The feeling of sensory overload is one of the most disturbing effects of the autism spectrum disorder (ASD, autism)  —  sounds seem too loud, light too bright, movement too swift, aromas and flavors too vivid for comfort. Autistic children are thought to withdraw physically or emotionally inward to put some distance between themselves and the amped-up world they perceive. Recent research on a protein known as having to offer insights into how the brain develops structurally and how the protein’s absence could lead to an autistic child’s feelings of too much stimulation from the outside world.

The brain experiences a tremendous growth spurt in the first few years of life. By the time it’s 3 years old, a baby’s brain will have grown to 82% of the size it will be when the child reaches adulthood. By 5, the brain is 90% of its adult size. William Christopher Risher and Çagla Eroglu, of Duke University in Durham, North Carolina, studied the brains of newborn mice in search of the catalyst that ignites such rapid brain expansion.

The Duke research team used a state-of-the-art technology called three-dimensional electron microscopy to watch how the brain sculpts itself as the newborn brain develops. The brains of newborn mice were used in the study.

Sensory impulses — pain, sounds, sights, aromas, the urge to wiggle a toe or yawn, etc. — are conducted from one neuron (nerve cell) to the next by sending neurotransmitter chemicals or electrical impulses from one neuron’s synapses to the next. Neurons are not firmly connected one to the other as other cells are; synapses are the spaces from which a sensory impulse leaves one neuron and jumps to the next.

Historical understanding holds that each synapse serves as a receiving site for just one sensory impulse at a time but the Duke study of newborn neurons indicate synapses receive impulses from multiple sources at once. As the brain matures, synaptic activity becomes more controlled so that eventually each synapse does receive just one impulse at a time. As the synapses become quieter or specialized this way, the brain develops a larger and more complex neural network to accommodate and process the vast amount of new information a baby faces as it discovers its new world.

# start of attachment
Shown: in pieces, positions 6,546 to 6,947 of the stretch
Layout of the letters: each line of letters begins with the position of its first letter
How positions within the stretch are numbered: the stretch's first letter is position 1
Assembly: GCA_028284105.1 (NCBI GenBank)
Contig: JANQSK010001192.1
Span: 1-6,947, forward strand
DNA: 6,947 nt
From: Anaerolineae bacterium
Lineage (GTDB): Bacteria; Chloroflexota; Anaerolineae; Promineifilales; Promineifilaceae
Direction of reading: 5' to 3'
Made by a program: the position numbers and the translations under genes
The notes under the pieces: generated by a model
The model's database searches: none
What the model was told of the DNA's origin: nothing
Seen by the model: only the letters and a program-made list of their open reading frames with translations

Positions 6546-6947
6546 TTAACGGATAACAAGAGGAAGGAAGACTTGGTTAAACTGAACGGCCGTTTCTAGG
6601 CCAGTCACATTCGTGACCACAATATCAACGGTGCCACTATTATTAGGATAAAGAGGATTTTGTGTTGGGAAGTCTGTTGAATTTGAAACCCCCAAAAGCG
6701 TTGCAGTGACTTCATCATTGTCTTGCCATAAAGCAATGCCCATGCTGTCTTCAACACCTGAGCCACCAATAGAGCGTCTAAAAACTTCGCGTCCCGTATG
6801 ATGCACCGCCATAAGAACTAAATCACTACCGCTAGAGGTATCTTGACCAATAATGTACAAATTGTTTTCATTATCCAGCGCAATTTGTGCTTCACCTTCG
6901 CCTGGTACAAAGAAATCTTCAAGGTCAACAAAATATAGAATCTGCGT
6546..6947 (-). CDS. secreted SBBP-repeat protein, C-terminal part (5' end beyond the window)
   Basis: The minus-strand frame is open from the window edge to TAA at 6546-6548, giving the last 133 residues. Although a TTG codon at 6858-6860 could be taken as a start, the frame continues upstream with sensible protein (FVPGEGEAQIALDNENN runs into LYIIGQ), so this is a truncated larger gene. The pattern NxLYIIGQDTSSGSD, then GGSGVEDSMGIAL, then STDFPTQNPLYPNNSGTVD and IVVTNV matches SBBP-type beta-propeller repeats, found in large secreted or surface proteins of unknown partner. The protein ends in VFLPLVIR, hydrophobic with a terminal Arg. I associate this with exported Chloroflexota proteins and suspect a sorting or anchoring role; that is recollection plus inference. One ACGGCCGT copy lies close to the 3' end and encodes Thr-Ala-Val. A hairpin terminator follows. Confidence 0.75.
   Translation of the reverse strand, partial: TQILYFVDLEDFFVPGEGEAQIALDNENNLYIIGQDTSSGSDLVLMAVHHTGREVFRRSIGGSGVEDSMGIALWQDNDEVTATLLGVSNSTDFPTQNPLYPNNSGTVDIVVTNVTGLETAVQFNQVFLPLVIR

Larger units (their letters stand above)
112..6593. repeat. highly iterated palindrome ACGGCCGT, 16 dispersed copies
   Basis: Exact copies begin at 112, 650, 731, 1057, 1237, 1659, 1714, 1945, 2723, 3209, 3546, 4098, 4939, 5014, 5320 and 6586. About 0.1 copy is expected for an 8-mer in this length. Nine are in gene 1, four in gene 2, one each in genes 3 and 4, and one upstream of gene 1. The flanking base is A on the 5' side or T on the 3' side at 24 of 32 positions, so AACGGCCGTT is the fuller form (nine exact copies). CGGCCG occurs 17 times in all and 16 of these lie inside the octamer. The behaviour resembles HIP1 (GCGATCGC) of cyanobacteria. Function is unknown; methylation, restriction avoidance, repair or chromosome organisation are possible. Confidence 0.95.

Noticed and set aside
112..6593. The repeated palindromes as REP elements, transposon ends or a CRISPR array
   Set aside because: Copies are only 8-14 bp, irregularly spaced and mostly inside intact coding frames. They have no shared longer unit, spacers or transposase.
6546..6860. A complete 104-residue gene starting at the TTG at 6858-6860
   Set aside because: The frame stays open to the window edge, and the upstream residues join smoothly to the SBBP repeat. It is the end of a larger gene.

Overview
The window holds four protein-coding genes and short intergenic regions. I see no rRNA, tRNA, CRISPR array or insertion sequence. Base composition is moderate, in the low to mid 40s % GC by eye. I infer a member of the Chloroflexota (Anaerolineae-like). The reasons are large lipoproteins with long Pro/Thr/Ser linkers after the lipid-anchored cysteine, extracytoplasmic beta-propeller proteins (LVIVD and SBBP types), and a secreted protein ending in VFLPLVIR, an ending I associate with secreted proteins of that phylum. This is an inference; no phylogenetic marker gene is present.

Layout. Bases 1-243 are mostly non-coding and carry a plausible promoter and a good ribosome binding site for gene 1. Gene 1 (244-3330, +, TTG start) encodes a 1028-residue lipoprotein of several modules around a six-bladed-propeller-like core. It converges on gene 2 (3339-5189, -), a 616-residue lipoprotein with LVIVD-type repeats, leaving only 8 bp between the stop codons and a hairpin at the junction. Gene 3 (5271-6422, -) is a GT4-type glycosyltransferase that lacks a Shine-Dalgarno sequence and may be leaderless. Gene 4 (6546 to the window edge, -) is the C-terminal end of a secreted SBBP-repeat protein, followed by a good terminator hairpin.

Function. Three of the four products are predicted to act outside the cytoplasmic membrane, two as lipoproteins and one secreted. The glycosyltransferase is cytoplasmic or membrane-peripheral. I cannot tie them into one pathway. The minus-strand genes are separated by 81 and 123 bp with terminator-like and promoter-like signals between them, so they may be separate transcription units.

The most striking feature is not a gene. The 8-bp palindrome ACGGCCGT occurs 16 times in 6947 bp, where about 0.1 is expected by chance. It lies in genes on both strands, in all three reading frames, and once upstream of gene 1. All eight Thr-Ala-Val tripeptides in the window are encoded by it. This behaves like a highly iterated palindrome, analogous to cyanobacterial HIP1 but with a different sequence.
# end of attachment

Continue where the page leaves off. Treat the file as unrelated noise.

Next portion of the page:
The Duke research team discovered the protein, hevin, plays a vital role in converting a developing synapse from receiving multiple impulses at once into a mature synapse that processes just one impulse at a time. Hevin is produced by astrocytes (non-neuronal cells in the brain). When the gene responsible for activation of astrocytes is absent or malfunctioning, hevin is not produced and the synaptic connections remain open to multiple impulses all the time.

Previous studies have linked hevin to depression, suicide, and autism but, until the Duke study, there was no understanding of how the protein affects the brain. In the case of autism, the sensory overload so many patients describe could be the result of multiple impulses being processed by one synapse all the time.


  1. Risher, W. Christopher., et al. "Astrocytes refine cortical connectivity at dendritic spines." eLife. eLife Sciences Publications Ltd., 17 Dec. 2014. Web. 15 Jan. 2015.
  2. "90% of a Child's Brain Develops in the First 5 Years of Life." First 5 California. First 5 California, n.d. Web. 15 Jan. 2015.